Budget Deal Includes Increase for Special Education Funding

boy in wheelchair and girl smile in front of a school bus

by Andy Jones
May 5, 2017

Congress passed a last minute budget deal on May 1 to keep the government running through September, which, among other things, surprisingly increases special education funding.

“While it does not deal with inflation, it allows critical programs to go forward,” Curt Decker, executive director of the National Disability Rights Network, told Disability Scoop. “There were no attacks on programs that enforce the civil rights of persons with disabilities and no direct assault on disability programs in general.”

Under the bill, special education will see a $90 million spending increase, to about $12 billion.

However, the spending levels are still far below what Congress passed when it passed the Individuals with Disabilities Education Act, the governing national special education law, in 1975.

At the time, Congress promised that the federal government would cover 40 percent of national special education spending, leaving the rest to the states and local government. The federal government has never approached this figure and the new budget deal would place the federal government’s allotment at roughly 16 percent.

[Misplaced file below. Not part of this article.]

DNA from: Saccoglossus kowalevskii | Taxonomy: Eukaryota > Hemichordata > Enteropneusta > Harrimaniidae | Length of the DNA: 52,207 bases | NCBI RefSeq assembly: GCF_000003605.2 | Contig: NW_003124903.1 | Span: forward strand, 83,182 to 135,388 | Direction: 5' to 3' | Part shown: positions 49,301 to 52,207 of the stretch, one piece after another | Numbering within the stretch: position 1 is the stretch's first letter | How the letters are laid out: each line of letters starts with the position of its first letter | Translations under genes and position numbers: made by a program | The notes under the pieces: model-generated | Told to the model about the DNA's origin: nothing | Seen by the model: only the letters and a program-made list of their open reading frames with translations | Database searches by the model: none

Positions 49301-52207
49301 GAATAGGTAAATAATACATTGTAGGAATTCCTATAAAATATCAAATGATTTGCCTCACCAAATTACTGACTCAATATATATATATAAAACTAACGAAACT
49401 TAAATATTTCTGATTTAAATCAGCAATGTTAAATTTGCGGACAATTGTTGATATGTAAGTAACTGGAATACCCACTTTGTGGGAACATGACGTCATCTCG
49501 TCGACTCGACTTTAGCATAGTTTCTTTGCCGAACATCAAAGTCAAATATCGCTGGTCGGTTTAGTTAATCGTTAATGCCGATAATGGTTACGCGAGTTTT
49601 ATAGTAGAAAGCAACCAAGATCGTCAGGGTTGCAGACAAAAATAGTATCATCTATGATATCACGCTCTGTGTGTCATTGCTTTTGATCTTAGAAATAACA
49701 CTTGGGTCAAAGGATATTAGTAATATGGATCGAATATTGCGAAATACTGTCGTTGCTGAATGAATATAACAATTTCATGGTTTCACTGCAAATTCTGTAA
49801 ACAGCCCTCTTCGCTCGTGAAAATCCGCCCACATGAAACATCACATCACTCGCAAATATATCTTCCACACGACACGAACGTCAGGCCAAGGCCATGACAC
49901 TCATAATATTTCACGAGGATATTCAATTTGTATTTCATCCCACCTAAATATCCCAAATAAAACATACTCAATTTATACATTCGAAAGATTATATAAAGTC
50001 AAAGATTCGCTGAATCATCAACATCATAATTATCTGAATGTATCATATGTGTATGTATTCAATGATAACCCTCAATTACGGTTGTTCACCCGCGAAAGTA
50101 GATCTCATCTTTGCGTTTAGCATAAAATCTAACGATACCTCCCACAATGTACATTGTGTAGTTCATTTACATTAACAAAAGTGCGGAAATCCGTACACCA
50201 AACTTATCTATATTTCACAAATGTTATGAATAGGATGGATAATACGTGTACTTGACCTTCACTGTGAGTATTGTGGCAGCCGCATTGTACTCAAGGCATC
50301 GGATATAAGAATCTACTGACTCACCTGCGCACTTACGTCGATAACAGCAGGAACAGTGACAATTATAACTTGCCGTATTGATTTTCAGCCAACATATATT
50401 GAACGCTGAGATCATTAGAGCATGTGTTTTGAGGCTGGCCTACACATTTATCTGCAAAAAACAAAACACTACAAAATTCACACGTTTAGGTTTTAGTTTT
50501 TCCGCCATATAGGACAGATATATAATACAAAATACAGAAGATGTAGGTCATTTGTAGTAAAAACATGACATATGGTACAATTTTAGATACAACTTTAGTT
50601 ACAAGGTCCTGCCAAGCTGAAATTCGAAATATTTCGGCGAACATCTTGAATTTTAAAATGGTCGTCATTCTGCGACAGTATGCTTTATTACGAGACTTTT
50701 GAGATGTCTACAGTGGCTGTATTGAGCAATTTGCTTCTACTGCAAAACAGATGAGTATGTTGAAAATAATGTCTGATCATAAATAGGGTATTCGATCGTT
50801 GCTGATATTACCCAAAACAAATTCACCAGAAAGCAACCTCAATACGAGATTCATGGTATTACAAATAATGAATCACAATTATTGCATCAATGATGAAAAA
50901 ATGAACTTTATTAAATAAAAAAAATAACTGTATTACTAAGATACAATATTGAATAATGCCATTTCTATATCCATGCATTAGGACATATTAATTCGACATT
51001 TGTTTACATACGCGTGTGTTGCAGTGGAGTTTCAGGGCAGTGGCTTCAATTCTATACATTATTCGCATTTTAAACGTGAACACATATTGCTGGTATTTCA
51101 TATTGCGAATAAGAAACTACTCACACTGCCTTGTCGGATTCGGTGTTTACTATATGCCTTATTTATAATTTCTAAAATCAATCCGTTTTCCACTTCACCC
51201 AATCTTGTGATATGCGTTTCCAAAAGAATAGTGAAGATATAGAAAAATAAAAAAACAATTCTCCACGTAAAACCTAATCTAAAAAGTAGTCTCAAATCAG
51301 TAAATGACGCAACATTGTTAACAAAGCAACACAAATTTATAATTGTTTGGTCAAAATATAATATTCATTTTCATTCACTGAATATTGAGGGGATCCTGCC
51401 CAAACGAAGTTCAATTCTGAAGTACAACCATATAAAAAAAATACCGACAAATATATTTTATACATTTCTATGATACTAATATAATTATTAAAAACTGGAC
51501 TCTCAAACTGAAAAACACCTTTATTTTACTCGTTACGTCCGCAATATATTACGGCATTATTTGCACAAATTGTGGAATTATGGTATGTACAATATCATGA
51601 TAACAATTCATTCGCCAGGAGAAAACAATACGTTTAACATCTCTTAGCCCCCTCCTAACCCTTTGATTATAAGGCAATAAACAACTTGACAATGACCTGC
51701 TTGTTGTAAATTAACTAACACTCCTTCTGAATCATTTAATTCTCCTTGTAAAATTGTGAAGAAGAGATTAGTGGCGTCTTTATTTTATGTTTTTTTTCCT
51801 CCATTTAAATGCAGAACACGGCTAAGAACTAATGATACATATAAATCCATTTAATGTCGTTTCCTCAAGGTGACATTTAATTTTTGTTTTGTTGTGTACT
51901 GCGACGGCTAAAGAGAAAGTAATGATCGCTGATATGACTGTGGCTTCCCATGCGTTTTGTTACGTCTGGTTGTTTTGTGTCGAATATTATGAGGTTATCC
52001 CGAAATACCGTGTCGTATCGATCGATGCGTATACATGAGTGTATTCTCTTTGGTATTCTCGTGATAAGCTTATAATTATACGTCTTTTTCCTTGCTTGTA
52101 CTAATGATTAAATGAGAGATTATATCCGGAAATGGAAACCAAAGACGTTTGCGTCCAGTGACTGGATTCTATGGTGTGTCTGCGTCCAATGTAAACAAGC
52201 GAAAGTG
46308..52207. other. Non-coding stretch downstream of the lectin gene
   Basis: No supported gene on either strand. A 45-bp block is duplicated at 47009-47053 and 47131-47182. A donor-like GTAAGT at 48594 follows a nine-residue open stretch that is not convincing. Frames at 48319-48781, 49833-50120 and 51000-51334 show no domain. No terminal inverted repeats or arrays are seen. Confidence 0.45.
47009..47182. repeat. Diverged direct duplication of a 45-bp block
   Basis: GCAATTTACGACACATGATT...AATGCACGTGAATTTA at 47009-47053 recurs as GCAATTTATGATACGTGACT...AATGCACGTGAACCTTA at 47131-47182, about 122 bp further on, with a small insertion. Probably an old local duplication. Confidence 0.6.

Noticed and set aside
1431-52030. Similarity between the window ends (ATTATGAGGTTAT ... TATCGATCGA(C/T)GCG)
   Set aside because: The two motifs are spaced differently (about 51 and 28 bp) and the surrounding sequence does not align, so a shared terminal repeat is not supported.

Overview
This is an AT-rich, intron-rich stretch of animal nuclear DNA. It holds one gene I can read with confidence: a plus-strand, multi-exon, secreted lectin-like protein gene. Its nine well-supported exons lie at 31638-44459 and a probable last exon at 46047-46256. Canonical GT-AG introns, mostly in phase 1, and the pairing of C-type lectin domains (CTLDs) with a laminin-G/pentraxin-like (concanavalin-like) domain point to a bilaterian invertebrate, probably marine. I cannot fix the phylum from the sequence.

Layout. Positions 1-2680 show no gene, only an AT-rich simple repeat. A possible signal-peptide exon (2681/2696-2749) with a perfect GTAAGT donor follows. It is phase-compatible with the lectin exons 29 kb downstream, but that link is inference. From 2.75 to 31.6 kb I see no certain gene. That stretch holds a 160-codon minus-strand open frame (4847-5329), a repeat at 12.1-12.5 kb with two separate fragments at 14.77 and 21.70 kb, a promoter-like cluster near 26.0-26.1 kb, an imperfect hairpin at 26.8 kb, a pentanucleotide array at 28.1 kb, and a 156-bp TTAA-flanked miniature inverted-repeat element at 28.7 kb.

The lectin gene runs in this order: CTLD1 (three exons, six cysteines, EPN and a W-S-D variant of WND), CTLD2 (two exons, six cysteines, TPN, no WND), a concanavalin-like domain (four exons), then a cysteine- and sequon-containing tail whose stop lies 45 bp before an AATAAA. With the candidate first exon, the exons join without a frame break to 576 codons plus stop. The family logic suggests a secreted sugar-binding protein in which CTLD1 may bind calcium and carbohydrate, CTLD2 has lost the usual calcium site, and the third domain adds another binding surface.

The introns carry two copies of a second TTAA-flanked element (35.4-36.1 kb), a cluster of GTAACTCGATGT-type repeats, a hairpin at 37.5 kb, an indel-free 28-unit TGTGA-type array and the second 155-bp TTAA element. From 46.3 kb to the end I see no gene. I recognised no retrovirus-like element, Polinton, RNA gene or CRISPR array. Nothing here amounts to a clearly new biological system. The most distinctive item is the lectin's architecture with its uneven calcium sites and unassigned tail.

“Though funding levels for almost all other disability-related programs are failing to keep pace with inflation, we welcome a return to regular order in the appropriations process and clear rejection of the Administration's proposed cuts,” stated Kim Musheno, chair of the Consortium for Citizens with Disabilities, in a news release. “The absence of over a hundred ideologically divisive policy riders is a hopeful sign for a needed return to bipartisan cooperation.

“We hope that this bill sets the stage for a considered and reasonable funding plan for FY 2018 that begins in just a few months.”

For more on the budget deal, check out more stories on CNN, The Hill.com and Education Week.

Disability Rights Washington is the designated protection and advocacy agency in Washington and a member of the National Disability Rights Network.

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